How can healthcare organizations best approach the need to manage population health, develop value-based contracting strategies, and assume risk in an environment of reform? During HFMA’s sixth annual Thought Leadership Retreat this past October, providers and industry experts shared these strategies and more.
Invest in data infrastructure that supports the exchange of data as well analytics capabilities that can pinpoint opportunities to improve value. Across the industry, there is high competition for competent data analysts and a need for surveillance tools that can track and monitor data and alert providers to the need for interventions. Providers should consider developing a governance model for business intelligence, so leaders and staff will have access to timely clinical data and will be better able to act on the data.
Look for opportunities to achieve economies of scale through partnerships or linkages with other systems—including competing systems. Achieving economies of scale will be critical to a provider’s ability to reduce costs and gain access to capital in an era of reform. “It’s hard work to develop collaborative relationships with payers and employers, but it’s necessary work,” says Carol A. Friesen, FHFMA, president and CEO, Crete Area Medical Center. “Maybe it’s self-serving to ask payers and employers for their assistance in reaching patients with chronic disease so that we can improve care management for these patients, but collaborative relationships such as this are going to help us get the outcomes we need as a country.”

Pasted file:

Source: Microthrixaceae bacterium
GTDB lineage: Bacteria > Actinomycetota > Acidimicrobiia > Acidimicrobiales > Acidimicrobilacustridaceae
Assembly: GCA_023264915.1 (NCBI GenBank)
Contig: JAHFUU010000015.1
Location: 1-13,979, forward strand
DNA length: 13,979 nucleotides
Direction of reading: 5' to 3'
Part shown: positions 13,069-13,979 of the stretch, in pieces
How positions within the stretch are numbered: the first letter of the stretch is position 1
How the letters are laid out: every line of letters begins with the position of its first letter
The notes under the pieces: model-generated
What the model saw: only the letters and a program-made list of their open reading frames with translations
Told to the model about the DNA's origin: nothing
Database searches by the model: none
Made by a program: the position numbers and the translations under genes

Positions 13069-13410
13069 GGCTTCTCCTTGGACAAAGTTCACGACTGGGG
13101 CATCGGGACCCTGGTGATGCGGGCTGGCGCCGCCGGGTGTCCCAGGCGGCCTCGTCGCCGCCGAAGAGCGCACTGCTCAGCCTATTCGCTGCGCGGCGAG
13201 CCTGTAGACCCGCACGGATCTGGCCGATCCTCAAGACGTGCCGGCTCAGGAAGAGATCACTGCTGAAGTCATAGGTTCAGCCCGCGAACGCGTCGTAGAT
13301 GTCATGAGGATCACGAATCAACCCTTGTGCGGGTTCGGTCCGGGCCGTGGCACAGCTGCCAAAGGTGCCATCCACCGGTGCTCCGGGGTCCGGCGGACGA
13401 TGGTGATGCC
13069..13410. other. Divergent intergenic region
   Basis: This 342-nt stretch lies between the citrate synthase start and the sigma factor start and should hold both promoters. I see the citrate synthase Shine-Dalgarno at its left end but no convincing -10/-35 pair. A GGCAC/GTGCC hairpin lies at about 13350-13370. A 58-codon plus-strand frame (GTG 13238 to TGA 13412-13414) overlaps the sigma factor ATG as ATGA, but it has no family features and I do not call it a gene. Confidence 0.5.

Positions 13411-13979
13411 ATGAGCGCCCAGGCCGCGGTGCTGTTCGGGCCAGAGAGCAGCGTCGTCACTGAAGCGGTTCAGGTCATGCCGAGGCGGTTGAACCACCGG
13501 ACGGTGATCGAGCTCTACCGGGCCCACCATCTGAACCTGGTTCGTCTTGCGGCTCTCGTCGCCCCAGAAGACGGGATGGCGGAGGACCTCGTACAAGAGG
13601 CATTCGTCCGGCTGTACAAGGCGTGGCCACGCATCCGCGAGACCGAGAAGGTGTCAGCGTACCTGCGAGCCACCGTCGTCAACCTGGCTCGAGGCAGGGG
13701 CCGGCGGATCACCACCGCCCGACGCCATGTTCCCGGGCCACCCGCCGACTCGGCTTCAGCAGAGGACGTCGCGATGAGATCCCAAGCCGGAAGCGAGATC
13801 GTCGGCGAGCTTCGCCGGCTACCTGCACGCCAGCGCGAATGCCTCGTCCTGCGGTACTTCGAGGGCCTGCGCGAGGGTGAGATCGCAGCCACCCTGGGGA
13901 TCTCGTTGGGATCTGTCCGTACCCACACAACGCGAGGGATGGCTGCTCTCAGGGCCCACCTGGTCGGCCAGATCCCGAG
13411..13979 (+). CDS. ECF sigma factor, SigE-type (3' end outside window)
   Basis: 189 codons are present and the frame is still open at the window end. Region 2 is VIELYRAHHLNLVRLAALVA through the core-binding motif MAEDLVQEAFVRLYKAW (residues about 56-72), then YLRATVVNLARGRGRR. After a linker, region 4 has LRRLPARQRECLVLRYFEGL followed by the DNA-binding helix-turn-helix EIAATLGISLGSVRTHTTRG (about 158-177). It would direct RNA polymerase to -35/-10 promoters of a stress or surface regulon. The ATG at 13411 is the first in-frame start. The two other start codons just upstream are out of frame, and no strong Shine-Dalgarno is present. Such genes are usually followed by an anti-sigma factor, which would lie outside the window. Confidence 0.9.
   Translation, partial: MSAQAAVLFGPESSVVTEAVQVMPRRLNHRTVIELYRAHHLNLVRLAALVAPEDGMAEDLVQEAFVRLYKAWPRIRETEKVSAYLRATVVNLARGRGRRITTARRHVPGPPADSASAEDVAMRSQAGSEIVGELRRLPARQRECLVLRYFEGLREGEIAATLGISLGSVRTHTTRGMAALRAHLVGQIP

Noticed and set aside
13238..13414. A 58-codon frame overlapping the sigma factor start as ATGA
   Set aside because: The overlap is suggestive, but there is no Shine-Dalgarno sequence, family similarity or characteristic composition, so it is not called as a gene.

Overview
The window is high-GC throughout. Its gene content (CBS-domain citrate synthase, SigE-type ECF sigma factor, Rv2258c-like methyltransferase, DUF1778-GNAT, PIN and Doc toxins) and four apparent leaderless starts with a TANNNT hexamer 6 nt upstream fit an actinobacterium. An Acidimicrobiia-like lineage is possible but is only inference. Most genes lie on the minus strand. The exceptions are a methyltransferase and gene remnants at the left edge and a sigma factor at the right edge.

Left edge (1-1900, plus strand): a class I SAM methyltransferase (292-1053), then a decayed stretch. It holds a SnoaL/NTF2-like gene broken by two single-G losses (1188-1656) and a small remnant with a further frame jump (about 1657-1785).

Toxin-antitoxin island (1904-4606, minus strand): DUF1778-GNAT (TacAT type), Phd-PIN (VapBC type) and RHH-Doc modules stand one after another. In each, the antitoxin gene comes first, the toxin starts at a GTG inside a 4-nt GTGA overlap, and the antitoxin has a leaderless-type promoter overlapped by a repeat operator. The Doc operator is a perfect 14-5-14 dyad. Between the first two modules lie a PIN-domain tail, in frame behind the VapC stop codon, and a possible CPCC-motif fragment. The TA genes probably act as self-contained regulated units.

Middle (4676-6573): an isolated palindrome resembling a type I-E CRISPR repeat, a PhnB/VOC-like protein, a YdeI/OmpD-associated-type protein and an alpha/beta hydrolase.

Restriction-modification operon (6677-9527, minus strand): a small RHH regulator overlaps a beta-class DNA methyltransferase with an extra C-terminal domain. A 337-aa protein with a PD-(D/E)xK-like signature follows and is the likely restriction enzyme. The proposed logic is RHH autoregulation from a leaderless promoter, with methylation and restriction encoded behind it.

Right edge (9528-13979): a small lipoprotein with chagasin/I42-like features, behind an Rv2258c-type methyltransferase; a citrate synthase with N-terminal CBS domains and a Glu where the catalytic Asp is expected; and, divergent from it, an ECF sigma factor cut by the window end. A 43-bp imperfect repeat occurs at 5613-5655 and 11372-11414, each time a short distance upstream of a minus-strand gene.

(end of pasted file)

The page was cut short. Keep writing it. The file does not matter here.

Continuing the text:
Seek ways to enhance efficiency of care and ensure that the right care is being provided in the right setting. Thought leaders in health care agree that a change in emphasis from hospital care to primary care will be critical in the transition to value-based business models in health care. “That’s where most care originates—with primary care physicians,” says Jeffrey Weinstein, executive director, Hunterdon Healthcare, Flemington, N.J.
Experiment with payment models and care delivery approaches. Across the country, health plans are pushing providers to take on a greater share of risk. To get started, providers should consider focusing on ways to improve care management and reduce costs for Medicare Advantage patients; driving down per-capita cost; eliminating unnecessary fixed costs throughout the delivery system; and working on ways to enhance quality scores and the patient experience. They should engage patients, physicians, and purchasers in the organization’s efforts and apply what is learned across the continuum of care.
Develop new ways to actively engage patients in their care. At Sharp HealthCare, based in San Diego, patients receiving care in the health system’s accountable care organization may call a nurse who can assess and evaluate health symptoms, make recommendations for care, and contact physicians on a patient’s behalf. Advocate Health Care, based in Oak Brook, Ill., has hired care management coordinators to work with high-risk patients in physician offices.
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Jeni Williams is managing editor, content development, HFMA’s Westchester, Ill., office.
Publication Date: Wednesday, May 01, 2013